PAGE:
Agricultural hearings: NCBA chief counsel discusses Supreme Court cases
National Cattlemen’s Beef Association (NCBA) Chief Counsel Mary-Thomas Hart discussed two major agricultural cases currently before the U.S. Supreme Court during a NCBA Beltway Beef podcast on Oct. 14.
Sackett v. Environmental Protection Agency (EPA) is considering the longstanding issue of Waters of the U.S. (WOTUS) and the federal government’s proper jurisdiction in regulating bodies of water, while National Pork Producer’s Council (NPPC) v. Ross is considering the Dormant Commerce Clause and its implications for livestock producers selling goods across state lines.
NCBA has filed amicus briefs before the court in both cases to advocate for the needs of cattle producers.
WOTUS case and oral arguments
On Oct. 3, the Supreme Court herd oral arguments on Sackett v. EPA which is the fourth time the court has considered the definition of WOTUS under the Clean Water Act (CWA). Developing a regulatory definition of WOTUS has been an ongoing issue.
“We have gone back and forth from the Obama rule to the Trump rule to the Biden rule, and hopefully this case will allow the court to tell us once and for all which test should be used to determine jurisdiction under the CWA,” Hart says.
She notes, six relatively new justices considered WOTUS for the first time in their career during the deliberation.
“One clear take away from oral arguments was there is a desire, especially among these six newer justices, to look for a third option, and they even said that a number of times,” she says.
They asked, “Is there something else we should be looking for? Is there some middle ground that is going to adequately protect the nation’s waters while also providing landowners the certainty they need,” Hart adds.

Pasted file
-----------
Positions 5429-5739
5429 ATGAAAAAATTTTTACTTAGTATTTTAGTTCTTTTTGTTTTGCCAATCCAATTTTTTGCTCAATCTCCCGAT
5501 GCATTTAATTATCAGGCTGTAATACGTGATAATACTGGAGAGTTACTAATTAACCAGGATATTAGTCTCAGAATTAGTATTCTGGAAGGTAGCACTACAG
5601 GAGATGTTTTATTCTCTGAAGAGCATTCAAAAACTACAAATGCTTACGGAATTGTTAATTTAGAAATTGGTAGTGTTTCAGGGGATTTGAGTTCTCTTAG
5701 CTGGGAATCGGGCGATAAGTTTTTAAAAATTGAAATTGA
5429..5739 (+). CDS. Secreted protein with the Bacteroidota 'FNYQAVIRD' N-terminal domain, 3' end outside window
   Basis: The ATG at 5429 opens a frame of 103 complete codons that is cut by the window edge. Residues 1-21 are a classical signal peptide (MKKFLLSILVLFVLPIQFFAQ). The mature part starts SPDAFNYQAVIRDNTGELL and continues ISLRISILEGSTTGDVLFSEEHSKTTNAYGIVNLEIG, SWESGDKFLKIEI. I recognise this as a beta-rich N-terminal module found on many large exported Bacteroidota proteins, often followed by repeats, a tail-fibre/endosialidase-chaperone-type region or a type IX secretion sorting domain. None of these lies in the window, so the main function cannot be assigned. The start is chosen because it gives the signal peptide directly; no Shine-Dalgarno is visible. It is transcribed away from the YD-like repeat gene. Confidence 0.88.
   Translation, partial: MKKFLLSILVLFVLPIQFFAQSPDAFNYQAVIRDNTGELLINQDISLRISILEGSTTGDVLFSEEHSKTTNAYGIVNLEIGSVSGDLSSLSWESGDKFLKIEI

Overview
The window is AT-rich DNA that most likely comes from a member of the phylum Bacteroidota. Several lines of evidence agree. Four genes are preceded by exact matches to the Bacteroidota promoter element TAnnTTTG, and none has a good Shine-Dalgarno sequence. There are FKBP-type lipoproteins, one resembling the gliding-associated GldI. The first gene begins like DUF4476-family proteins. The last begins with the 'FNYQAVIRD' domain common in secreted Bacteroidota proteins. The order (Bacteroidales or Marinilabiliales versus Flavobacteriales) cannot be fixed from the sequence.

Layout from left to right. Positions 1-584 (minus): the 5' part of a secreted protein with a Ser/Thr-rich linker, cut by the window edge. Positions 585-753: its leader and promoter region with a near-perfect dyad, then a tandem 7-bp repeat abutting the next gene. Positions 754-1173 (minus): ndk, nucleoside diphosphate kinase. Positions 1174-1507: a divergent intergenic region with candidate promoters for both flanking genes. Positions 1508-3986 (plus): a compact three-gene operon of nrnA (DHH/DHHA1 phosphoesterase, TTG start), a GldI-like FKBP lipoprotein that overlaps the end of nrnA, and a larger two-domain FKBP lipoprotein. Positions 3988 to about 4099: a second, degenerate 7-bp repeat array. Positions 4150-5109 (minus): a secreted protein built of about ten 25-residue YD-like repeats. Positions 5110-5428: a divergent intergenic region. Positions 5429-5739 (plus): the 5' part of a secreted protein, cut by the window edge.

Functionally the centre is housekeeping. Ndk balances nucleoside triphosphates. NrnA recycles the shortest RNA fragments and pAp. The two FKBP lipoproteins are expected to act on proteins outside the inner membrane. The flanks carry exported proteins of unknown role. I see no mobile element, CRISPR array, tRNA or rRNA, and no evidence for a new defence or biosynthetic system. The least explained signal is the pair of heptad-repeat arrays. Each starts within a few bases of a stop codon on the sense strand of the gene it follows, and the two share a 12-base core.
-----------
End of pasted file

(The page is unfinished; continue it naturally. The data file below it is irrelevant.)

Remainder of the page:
WOTUS rulemaking process
The court’s ruling on the Sackett v. EPA case may influence the Biden administration’s WOTUS rulemaking process, says Hart.
“Right now, it kind of feels like a race to the finish line,” she says.
The EPA plans to finalize their third version of a regulatory definition by the end of 2022, Hart mentions.
“We know the Supreme Court has now heard oral arguments, and we’ll get an opinion from them likely before next summer,” she says.
Hart acknowledges a Supreme Court opinion will require the EPA and U.S. Army Corps of Engineers to go back once again and rewrite the definition of WOTUS.
“So, regardless of what order we get those opinions and rules in, I think there’s going to be a lot of work to do and probably some back and forth over the next couple years when it comes to the WOTUS definition,” she says.
The Sackett v. EPA case is just one example of how WOTUS impacts various different groups beyond ag, Hart says. It demonstrates a “perfect example” of how broad NCBA’s coalition of partners is when engaging in the WOTUS conversation.
“We work with the home builders, the mining association, the electric utilities, etc., because regardless of how you are using land in the U.S., there is a chance you are going to be subject to CWA regulations and permits, and the more expansive the definition of WOTUS is, the more everyday landowners will be impacted,” she says.
“Our coalition on this issue is incredibly broad,” Hart adds. “It includes ag groups and many other industries.”
Dormant Commerce Clause